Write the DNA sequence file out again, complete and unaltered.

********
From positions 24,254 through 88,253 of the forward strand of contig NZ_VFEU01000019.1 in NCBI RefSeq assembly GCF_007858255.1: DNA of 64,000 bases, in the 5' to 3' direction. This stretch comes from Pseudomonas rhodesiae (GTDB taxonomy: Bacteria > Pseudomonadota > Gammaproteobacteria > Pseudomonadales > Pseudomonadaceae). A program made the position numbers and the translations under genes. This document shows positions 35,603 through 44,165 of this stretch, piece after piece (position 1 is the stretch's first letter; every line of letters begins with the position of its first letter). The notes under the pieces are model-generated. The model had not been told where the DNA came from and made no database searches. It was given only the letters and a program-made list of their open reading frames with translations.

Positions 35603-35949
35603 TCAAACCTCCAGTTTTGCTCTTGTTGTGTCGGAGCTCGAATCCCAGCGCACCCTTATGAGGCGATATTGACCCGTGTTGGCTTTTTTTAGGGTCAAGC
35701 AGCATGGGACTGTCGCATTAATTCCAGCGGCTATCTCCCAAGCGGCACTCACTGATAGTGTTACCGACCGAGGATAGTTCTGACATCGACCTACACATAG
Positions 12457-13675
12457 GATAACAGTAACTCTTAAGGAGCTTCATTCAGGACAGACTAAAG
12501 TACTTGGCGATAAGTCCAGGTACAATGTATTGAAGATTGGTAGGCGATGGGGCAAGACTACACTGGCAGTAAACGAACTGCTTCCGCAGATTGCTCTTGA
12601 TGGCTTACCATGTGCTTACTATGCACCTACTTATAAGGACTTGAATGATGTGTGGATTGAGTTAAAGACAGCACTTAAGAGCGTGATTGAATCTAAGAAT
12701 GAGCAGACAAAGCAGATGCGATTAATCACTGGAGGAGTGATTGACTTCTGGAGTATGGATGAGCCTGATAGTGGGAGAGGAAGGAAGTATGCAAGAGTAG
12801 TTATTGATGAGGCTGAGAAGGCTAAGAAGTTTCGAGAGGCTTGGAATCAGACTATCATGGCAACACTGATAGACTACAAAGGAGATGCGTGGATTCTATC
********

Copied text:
From positions 24,254 through 88,253 of the forward strand of contig NZ_VFEU01000019.1 in NCBI RefSeq assembly GCF_007858255.1: DNA of 64,000 bases, in the 5' to 3' direction. This stretch comes from Pseudomonas rhodesiae (GTDB taxonomy: Bacteria > Pseudomonadota > Gammaproteobacteria > Pseudomonadales > Pseudomonadaceae). A program made the position numbers and the translations under genes. This document shows positions 35,603 through 44,165 of this stretch, piece after piece (position 1 is the stretch's first letter; every line of letters begins with the position of its first letter). The notes under the pieces are model-generated. The model had not been told where the DNA came from and made no database searches. It was given only the letters and a program-made list of their open reading frames with translations.

Positions 35603-35949
35603 TCAAACCTCCAGTTTTGCTCTTGTTGTGTCGGAGCTCGAATCCCAGCGCACCCTTATGAGGCGATATTGACCCGTGTTGGCTTTTTTTAGGGTCAAGC
35701 AGCATGGGACTGTCGCATTAATTCCAGCGGCTATCTCCCAAGCGGCACTCACTGATAGTGTTACCGACCGAGGATAGTTCTGACATCGACCTACACATAG
Positions 12457-13675
12457 GATAACAGTAACTCTTAAGGAGCTTCATTCAGGACAGACTAAAG
12501 TACTTGGCGATAAGTCCAGGTACAATGTATTGAAGATTGGTAGGCGATGGGGCAAGACTACACTGGCAGTAAACGAACTGCTTCCGCAGATTGCTCTTGA
12601 TGGCTTACCATGTGCTTACTATGCACCTACTTATAAGGACTTGAATGATGTGTGGATTGAGTTAAAGACAGCACTTAAGAGCGTGATTGAATCTAAGAAT
12701 GAGCAGACAAAGCAGATGCGATTAATCACTGGAGGAGTGATTGACTTCTGGAGTATGGATGAGCCTGATAGTGGGAGAGGAAGGAAGTATGCAAGAGTAG
12801 TTATTGATGAGGCTGAGAAGGCTAAGAAGTTTCGAGAGGCTTGGAATCAGACTATCATGGCAACACTGATAGACTACAAAGGAGATGCGTGGATTCTATC